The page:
Course taught in the architecture program at the University of San Diego in Spring ‘20.

In this course we will scrutinize the ordinariness of architecture’s atmospheres. Architecture is typically thought in terms of stable, hard, and formal boundaries and masses. This course will instead consider seriously how architecture variously occupies, contains, and produces atmospheres. We will come in deliberate contact with atmospheric matter such as dust, aerosols, smog, miasma, smoke, haze, debris, and pollen via architecture and its inhabitants to construct a sense of architecture’s atmospheres. With this as a frame we will enter historic and contemporary discussions surrounding air pollution, urban sensing technology, indoor and outdoor air quality, climate models, and mood, as matters of architectural concern. These concerns will be framed in terms of mediations— processes of materially altering interaction and communication between various entities. Yoked together, architecture’s atmospheres of mediation will help us develop a vocabulary and set of methods to engage in atmospheric debates in ways that typically evade architectural representation or measure. This will lead us to pay closer attention to everyday social and cultural practices mediated by architecture, and their ideological bases. This course will gather scholarship from Architectural History and Theory, Science and Technology Studies (STS), and Communication & Media Studies.
Course taught in the architecture program at the University of San Diego in Fall’19.

Course Description: To be modern is to confront the demands of the dynamism of reason, progress, growth, and movement. This course will examine the architecture that some of these forces shaped. In lieu of an exhaustive survey, this course will examine modern architecture’s impetus, foils, and products through key figures and projects during the period between the mid 19th century until right after the second world war. This history is always incomplete and conditional. There is no one modern; there is no one modernism. We will develop a plural sense of modern architecture by returning to very particular historical, social, technological, political, and material contexts.

As a meta exercise, this course will also address what it means to have a modernist pedagogical canon and why this exercise matters. We will discuss the stakes of approaching such a canon with both a receptive and critical posture.

For syllabus, please email. 

DUST: Communicating Indeterminacy 
Making and Doing Exhibit : 4S Conference | New Orleans, 4-7 Sep. 2019
Recieved the Making and Doing Award.

Abstract: How and why do we model and control dust? In its various entanglements, dust, as both a scientific and non-scientific diffuse object is material and discursive but evades measure. It is variously governed through metaphor, myth, story and model. Through this exhibit, I present two things: 1. A suite of scientific and non-scientific epistemic objects and the practices that they convene through which we have made sense of dust  2. A method of setting up research questions through the medium of a (scholarly) picture book. The picture book follows a little boy and his companion vacuum cleaner who ask questions of dust. This narrative of imagined engagements rooted in specific experiences brings together voices from interdisciplinary networks of actors to whom dust has come to matter. Working together, these two strands lay out the stakes of unequal knowledge regimes when grappling with indeterminacy via dust.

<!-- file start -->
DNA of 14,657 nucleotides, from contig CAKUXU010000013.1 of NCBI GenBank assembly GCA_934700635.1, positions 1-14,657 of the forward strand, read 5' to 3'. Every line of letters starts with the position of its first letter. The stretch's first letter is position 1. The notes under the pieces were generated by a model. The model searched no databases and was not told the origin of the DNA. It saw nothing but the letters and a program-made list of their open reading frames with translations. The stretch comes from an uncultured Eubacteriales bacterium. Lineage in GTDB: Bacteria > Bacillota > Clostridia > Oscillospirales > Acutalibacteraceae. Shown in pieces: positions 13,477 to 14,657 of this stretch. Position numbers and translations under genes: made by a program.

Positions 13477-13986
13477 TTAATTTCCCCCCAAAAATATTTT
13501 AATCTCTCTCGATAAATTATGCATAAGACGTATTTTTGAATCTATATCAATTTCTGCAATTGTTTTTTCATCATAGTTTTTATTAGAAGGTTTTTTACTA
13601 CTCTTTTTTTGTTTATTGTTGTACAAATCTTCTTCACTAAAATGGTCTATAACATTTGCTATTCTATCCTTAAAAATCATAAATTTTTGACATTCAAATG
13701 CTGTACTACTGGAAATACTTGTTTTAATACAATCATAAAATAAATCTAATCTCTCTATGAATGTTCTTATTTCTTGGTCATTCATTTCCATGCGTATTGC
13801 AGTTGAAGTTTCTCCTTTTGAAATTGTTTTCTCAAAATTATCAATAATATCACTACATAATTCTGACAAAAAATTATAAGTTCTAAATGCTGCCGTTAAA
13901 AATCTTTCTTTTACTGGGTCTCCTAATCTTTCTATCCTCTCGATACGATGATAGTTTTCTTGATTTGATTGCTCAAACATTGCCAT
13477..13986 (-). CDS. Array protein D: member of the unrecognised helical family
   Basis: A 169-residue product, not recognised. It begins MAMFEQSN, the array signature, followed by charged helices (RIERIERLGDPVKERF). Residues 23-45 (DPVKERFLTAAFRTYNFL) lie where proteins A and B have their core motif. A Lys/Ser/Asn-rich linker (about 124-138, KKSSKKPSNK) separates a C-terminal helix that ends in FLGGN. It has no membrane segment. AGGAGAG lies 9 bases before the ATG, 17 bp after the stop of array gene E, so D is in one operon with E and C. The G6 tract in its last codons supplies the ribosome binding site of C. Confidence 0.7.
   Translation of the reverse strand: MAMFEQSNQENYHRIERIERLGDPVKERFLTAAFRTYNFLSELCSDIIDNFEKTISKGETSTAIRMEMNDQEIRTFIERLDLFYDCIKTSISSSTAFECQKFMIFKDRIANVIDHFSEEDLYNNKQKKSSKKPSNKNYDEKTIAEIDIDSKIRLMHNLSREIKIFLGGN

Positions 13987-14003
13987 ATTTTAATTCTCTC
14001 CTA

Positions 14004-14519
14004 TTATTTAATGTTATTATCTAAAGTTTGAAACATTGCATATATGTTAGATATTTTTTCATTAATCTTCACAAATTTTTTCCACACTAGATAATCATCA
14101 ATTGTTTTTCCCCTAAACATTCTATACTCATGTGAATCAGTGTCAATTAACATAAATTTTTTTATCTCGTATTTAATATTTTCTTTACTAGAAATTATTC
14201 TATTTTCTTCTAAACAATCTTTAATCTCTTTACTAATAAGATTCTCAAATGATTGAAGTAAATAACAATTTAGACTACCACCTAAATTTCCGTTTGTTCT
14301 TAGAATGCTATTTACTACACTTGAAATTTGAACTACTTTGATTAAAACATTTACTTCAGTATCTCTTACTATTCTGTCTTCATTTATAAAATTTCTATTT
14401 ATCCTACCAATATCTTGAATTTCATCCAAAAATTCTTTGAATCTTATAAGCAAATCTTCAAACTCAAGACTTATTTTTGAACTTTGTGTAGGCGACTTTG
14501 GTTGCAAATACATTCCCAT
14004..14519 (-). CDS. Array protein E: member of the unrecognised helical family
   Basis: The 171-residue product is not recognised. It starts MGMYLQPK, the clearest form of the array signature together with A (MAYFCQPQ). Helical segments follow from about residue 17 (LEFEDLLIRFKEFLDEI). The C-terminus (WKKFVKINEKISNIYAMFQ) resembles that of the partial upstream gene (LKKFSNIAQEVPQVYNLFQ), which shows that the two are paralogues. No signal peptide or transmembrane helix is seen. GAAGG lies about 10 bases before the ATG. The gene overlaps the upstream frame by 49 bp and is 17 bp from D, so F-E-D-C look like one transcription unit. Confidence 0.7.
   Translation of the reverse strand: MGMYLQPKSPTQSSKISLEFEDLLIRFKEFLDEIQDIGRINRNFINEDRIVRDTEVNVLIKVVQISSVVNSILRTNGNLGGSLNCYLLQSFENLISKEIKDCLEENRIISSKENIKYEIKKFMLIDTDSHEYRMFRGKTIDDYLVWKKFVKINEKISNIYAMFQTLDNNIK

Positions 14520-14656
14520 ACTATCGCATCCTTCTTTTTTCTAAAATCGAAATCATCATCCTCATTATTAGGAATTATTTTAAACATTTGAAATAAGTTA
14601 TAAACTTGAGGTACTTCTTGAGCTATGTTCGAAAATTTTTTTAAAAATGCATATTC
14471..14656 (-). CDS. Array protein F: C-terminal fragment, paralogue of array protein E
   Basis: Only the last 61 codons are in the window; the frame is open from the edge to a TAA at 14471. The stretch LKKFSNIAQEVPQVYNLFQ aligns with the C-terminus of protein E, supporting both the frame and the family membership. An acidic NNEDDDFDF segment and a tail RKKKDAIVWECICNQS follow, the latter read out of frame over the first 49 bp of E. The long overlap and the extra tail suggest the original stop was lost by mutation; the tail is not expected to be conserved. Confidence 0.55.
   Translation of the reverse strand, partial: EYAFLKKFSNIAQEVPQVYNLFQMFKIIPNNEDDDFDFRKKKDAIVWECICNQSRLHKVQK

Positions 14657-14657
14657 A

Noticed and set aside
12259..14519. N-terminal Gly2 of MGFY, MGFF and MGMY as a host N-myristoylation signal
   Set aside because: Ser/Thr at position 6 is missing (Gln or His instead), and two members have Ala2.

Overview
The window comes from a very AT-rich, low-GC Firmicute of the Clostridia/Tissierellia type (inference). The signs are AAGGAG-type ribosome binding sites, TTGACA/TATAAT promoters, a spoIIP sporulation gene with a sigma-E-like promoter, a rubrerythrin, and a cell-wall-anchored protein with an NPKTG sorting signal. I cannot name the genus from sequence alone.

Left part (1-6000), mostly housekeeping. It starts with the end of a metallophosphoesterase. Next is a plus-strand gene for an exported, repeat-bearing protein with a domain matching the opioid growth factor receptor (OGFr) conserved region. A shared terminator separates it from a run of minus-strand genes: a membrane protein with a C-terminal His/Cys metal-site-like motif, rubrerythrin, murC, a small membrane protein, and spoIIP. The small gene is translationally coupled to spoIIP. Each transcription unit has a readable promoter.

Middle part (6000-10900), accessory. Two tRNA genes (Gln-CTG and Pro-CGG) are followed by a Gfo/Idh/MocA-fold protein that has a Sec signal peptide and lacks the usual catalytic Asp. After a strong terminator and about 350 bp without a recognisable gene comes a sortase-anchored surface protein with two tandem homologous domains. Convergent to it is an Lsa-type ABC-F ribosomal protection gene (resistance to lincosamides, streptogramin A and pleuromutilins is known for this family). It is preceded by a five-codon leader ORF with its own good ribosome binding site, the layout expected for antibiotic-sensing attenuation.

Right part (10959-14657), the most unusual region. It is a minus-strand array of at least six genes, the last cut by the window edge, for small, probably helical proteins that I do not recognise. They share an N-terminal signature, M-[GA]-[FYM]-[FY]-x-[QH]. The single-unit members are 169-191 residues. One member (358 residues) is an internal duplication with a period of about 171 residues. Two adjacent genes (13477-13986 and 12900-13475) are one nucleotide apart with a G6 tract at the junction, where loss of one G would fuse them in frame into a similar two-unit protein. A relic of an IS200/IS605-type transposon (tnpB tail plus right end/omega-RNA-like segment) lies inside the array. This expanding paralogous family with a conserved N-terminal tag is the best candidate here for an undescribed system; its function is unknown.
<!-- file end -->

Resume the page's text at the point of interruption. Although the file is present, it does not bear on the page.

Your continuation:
Photos from the installation at the Making and Doing session at 4S 2019. 
Symposium | April 11 & 12, 2019

I co-organized a 2 day graduate Science Studies mini-symposium sponsored by the Science Studies Program at UCSD. Dr.Lorraine Daston was invited to lead graduate workshops and deliver a university-wide lecture titled BIG CALCULATION AND THE HISTORY OF INTELLIGENCE. Graduate students from various UCs presented their work at the graduate workshops.

Iris Clever, Cecelia Opatken-Ringdal, Ranjodh Singh Dhariwal, Anne O’Connor, Joshua McGuffie, Matthew Soleiman, Hailey Kwon, Sky Michael Johnston, Patrícia Martins Marcos, Akshita Sivakumar. 

My presentation, titled Being Particular About Particles: Diffuse Objects in Computer Graphics and Physical Science set up dust as a scientific and technical diffuse object which begins to problematize how the field of computer graphics and the physical sciences are calibrated on the solid. 

Poster design: Akshita Sivakumar


Scaffolding learning through convening objects
Spring. 2018

This experimental project is based out “performance anxiety” in discussion groups. It asks how might we scaffold discussion of texts in ways which rehearse actions of sameness and difference of opinion. The project was conceived and iterated in parallel with Lilly Irani’s course titled Design and Politics taught in Spring, 2018. The content of the fold-outs draws largely from the readings on the course syllabus, which can be found here.
Concevied of and iterated over as convening objects, these fold-outs bring together major themes, discussion topics, and questions which can then be modified in small groups. Each of these foldouts is based on the theme for the respective week, and invites participation while scaffolding learning. 







100+ Laskey competition winning entry
with Stephen Kim